- Globalization of the world economy makes all of us vulnerable to disasters wherever they occur. Modern business practices such as just-in-time inventory management have created new vulnerabilities. Supply-chain interruption in one area may result in worldwide economic impact.
There is considerable value to society when science results in practical mitigation strategies that improve overall resilience to disasters. Therefore, GSA makes the following recommendations:
- Increased public investment is critical to improving our understanding of natural hazards and to characterize them and their impact over space and time. GSA supports funding to modernize and enhance monitoring networks so as to improve mitigation and emergency response by better characterizing the location, magnitude, and frequency of natural hazards. GSA also supports funding for programs related to the mechanisms and timing of natural hazard events, including the National Science Foundation’s EarthScope initiative, the U.S. Geological Survey hazards mission area and National Cooperative Geologic Mapping Program, the multi‐agency National Earthquake Hazards Reduction Program, NOAA’s National Tsunami Hazards Mitigation Program, FEMA’s Flood Map Modernization Program, and NASA’s earth science mission. GSA also supports proactive outreach programs to both the public and private sectors, the latter of which owns or operates approximately 80% of the nation’s critical infrastructure and can apply considerable resources toward greater resilience.
- Government agencies at local, state, national, and international levels have a special responsibility to integrate geoscience information and recommendations on natural hazards into land-use planning and sustainable development policies, as well as location, development, and long-term resilience of critical infrastructure. There must be a strong effort to coordinate hazard identification and risk-reduction activities across agencies and levels of government. The private sector and the general public should have access to reliable geoscience information to reduce vulnerability in areas of known natural or human-induced hazards, and to maintain critical operations inthe event of a disaster. Increased public investment in geoscience education and outreach is needed in order to promote informed land-use decisions.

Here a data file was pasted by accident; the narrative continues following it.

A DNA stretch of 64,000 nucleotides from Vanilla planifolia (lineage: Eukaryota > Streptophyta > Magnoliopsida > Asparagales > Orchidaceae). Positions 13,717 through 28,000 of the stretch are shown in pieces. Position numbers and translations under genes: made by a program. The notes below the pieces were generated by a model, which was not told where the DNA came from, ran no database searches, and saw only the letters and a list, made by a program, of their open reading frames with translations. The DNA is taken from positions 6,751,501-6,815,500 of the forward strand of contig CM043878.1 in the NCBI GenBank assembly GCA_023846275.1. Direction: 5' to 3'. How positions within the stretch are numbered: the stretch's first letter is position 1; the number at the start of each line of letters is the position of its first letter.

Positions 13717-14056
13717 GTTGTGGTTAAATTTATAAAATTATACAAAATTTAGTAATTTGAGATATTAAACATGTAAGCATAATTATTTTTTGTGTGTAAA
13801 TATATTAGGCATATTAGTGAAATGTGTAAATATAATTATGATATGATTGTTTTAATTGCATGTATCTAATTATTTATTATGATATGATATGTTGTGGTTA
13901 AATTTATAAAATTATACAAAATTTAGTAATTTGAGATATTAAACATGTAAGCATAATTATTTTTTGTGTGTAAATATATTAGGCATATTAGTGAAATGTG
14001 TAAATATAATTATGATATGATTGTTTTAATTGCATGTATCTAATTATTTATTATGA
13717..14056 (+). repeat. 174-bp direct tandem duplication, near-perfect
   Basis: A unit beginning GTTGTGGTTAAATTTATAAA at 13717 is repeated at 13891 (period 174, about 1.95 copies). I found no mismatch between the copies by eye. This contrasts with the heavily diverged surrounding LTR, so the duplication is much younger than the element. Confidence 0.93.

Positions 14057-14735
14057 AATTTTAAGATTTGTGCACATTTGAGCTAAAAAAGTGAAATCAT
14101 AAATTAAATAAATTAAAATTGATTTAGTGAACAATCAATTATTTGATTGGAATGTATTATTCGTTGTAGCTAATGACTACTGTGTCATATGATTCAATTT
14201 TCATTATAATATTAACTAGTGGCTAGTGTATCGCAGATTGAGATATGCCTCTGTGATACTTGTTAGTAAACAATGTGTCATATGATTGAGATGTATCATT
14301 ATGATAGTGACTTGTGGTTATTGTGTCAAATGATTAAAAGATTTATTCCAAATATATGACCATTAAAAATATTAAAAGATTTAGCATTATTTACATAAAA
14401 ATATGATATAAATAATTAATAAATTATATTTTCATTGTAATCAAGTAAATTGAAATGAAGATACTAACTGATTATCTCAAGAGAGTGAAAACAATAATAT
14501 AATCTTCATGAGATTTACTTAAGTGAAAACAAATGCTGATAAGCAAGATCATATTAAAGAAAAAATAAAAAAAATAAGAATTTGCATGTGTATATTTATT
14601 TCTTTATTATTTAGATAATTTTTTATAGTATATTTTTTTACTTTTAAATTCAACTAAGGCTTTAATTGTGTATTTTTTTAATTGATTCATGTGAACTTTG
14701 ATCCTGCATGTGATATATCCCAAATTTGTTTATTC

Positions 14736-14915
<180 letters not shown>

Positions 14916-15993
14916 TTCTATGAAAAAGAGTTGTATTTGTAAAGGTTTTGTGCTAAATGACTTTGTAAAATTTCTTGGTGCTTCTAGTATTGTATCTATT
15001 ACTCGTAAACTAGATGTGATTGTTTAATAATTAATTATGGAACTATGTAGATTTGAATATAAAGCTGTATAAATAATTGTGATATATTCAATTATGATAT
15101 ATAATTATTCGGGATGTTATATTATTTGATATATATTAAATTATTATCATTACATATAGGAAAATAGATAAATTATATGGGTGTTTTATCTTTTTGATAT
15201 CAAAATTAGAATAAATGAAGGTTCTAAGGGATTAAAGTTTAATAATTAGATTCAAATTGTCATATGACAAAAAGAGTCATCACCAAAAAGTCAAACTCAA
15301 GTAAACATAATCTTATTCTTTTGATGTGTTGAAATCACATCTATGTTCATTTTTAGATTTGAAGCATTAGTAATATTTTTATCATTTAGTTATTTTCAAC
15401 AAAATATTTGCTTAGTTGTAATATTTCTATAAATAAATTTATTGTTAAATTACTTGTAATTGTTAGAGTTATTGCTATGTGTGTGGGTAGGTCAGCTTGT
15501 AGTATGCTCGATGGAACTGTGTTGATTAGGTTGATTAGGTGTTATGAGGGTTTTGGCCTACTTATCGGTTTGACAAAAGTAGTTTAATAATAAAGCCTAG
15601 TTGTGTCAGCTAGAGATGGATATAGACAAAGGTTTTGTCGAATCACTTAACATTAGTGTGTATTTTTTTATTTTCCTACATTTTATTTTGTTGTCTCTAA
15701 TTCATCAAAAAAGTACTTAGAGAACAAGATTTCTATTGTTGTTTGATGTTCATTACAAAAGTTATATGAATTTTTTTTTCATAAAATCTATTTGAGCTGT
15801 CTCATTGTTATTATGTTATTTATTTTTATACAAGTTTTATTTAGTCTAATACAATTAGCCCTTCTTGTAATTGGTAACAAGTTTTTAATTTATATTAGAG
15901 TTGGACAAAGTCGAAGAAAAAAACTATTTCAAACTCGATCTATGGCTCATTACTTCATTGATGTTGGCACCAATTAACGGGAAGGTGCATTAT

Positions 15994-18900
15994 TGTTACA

- Geoscientists have a professional responsibility to inform the public about natural hazards and opportunities to build a more resilient society. Clearly explaining geoscience knowledge, particularly with respect to uncertainty, and promoting individual and collective behaviors that may minimize disaster impact, can increase adaptive capacity and functional capability during and after a disaster. To enhance society’s resilience and reduce the devastating effects of natural hazards, geoscientists must coordinate their efforts with engineers, architects, building code and standards developers, business leaders, public utilities, emergency managers, policy makers, design professionals, investors, insurers, news media, educators, relief organizations, and the public, as well as with other scientists.
Adopted October 2005; Revised November 2008; April 2012; October 2017